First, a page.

Plasma total cholesterol, HDL cholesterol, TAG, and glucose concentrations were determined spectrophotometrically using commercially available kits and a bench top analyzer (Pentra 400; HORIBA ABX Diagnostics, Montpellier, France). Enzyme-linked immunosorbent assays were used to determine the concentrations of plasma insulin (Mercodia, Sylveniusgatan, Uppsala, Sweden), IL-6 (high sensitivity kit; Diaclone, Besançon, France), and sICAM-1 (Diaclone) with the aid of a plate reader (Expert Plus; ASYS, Eugendorf, Austria). To eliminate interassay variation, samples from each participant were analyzed in the same run. Coefficients of variation for each assay were as follows: 0.7% for total cholesterol, 0.7% for HDL cholesterol, 3.0% for TAG, 0.5% for glucose, 6.0% for insulin, 3.4% for IL-6, and 4.9% for sICAM-1.
Data lwere analyzed using Predictive Analytics Software version 18.0 for Windows (SPSS, Inc., Somers, NY). Physical characteristics and exercise responses were compared between South Asians and Europeans using the Student t-test. Three-way repeated-measures ANOVA with Bonferroni post hoc tests was used to examine differences between trials for plasma constituents (TAG, glucose, insulin, IL-6 and sICAM-1) with the three factors being (a) trial (exercise vs control), (b) ethnic group (South Asians vs Europeans), and (c) time (serial measurements over a 9 h period). Effect sizes (Cohen d) were also calculated for each of these variables by dividing the differences between the mean values (exercise vs control or South Asian vs European) with the SD (i.e., the average SD from both trials and ethnic groups combined). Area under the plasma concentration versus time curve (AUC) values were calculated for TAG, glucose, insulin, IL-6, and sICAM-1 using the trapezoidal method. These values were compared using two-way repeated-measures ANOVA with the two factors being trial (exercise vs control) and ethnic group (South Asian vs European). Two-way repeated-measures ANOVA was also used to assess between trial and ethnic group differences for fasting plasma concentrations. Statistical significance was accepted at the 5% level. Results are presented as mean ± SD in the text and tables and as mean ± SEM in figures.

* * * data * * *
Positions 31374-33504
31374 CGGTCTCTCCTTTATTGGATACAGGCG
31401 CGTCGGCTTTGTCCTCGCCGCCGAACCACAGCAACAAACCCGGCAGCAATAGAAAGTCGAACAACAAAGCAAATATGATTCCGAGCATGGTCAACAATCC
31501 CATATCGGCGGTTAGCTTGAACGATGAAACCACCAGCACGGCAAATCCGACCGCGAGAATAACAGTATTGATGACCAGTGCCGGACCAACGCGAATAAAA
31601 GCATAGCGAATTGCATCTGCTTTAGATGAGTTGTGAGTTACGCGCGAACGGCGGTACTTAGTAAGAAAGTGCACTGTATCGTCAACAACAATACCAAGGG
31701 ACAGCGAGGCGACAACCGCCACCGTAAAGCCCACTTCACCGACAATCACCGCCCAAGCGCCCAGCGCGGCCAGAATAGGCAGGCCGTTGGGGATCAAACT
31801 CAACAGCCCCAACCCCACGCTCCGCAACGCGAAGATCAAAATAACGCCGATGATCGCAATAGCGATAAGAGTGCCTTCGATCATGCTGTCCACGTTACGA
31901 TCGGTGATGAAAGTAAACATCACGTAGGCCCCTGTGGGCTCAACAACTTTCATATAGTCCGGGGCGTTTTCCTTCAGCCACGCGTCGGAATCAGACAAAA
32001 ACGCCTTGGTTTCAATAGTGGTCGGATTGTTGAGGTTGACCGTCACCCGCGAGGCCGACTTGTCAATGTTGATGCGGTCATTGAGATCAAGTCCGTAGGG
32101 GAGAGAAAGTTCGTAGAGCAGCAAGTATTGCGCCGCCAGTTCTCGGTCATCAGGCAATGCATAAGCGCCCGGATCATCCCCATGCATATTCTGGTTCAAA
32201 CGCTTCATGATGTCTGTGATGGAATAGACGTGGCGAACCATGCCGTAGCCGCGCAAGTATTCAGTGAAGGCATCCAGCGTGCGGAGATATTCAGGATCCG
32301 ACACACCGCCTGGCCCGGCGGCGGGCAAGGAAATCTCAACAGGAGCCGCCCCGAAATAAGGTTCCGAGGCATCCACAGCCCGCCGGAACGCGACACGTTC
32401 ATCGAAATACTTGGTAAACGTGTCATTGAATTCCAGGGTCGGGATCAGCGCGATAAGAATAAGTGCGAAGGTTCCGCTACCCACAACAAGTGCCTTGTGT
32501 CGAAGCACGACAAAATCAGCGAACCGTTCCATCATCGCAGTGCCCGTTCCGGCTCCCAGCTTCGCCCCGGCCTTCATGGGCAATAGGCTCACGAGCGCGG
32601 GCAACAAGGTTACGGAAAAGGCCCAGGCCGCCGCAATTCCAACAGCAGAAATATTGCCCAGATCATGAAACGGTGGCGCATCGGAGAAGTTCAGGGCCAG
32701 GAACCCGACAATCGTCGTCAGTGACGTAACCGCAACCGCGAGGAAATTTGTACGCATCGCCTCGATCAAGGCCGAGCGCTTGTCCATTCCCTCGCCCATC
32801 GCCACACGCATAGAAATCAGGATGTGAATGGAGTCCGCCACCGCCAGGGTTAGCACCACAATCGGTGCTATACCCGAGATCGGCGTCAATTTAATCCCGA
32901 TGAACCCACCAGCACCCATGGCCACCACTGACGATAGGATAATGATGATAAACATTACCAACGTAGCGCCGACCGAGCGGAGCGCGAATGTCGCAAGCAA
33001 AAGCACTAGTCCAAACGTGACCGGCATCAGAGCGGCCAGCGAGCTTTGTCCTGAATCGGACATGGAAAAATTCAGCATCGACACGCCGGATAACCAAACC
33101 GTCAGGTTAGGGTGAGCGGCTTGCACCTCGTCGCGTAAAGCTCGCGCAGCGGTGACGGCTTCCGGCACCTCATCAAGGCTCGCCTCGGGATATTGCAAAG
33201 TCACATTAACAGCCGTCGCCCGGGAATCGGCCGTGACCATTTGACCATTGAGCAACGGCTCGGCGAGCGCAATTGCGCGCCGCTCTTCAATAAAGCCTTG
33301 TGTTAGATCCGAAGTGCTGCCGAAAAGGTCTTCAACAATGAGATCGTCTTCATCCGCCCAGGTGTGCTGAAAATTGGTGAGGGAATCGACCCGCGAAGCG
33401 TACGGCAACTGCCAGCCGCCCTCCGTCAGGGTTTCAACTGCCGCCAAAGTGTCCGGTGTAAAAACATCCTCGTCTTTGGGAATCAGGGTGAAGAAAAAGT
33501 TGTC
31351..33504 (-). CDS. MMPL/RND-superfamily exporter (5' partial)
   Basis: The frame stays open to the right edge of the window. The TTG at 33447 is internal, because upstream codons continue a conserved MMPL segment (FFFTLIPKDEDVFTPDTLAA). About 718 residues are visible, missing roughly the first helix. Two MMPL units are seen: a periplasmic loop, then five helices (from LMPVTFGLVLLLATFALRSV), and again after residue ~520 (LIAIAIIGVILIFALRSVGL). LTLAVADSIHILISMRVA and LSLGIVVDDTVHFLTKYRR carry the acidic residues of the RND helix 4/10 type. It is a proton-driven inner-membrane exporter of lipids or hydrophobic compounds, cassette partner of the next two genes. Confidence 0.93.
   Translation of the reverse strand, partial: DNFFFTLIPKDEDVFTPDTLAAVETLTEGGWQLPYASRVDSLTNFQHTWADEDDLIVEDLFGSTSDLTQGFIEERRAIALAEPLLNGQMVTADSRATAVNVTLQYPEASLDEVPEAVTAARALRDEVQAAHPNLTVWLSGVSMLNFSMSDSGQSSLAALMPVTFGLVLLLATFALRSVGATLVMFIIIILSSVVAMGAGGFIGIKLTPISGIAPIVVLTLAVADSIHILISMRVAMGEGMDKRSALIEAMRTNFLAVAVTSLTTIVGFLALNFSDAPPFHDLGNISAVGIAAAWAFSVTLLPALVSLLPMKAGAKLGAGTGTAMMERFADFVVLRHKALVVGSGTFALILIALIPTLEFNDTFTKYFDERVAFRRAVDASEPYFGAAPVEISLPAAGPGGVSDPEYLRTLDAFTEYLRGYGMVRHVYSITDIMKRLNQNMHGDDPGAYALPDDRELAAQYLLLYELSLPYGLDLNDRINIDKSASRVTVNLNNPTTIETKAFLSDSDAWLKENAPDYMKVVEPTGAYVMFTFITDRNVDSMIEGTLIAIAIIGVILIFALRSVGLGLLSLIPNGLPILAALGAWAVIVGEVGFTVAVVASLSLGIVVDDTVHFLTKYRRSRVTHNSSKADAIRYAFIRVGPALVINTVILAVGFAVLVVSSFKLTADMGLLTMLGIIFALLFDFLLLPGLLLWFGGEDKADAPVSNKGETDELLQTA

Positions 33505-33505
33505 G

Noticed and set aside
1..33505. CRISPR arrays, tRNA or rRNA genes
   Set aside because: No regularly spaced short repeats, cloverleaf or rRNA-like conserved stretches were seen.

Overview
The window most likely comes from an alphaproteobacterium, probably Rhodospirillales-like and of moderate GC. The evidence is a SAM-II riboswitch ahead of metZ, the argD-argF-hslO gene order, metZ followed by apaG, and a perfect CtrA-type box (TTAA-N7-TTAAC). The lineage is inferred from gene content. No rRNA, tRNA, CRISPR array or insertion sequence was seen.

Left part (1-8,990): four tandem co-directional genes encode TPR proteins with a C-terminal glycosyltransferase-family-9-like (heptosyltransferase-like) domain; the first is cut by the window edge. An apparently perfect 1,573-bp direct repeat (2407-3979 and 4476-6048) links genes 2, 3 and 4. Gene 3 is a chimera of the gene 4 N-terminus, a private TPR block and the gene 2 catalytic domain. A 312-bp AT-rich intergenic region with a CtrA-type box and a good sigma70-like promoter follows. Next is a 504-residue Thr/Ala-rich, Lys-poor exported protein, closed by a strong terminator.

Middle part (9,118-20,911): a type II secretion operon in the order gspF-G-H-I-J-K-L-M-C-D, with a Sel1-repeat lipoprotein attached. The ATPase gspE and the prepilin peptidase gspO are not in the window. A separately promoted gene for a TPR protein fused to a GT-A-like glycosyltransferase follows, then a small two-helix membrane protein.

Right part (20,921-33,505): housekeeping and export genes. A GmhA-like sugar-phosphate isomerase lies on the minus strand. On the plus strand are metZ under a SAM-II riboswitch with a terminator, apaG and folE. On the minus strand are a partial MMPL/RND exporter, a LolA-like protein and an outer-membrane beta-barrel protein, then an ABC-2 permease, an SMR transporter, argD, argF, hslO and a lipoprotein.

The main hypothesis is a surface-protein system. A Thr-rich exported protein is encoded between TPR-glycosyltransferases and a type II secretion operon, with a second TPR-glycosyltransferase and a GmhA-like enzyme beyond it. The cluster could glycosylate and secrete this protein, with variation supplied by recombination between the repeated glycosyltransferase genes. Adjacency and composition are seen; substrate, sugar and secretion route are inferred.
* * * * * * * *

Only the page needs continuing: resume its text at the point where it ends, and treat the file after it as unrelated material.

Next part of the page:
The physical characteristics of the participants are displayed in Table 1. There were no significant differences between South Asian and European participants for age, height, weight, BMI, waist circumference, and resting diastolic blood pressure. Percentage body fat was higher in South Asians than Europeans, whereas resting systolic blood pressure and V˙O2max were lower in South Asians than in Europeans.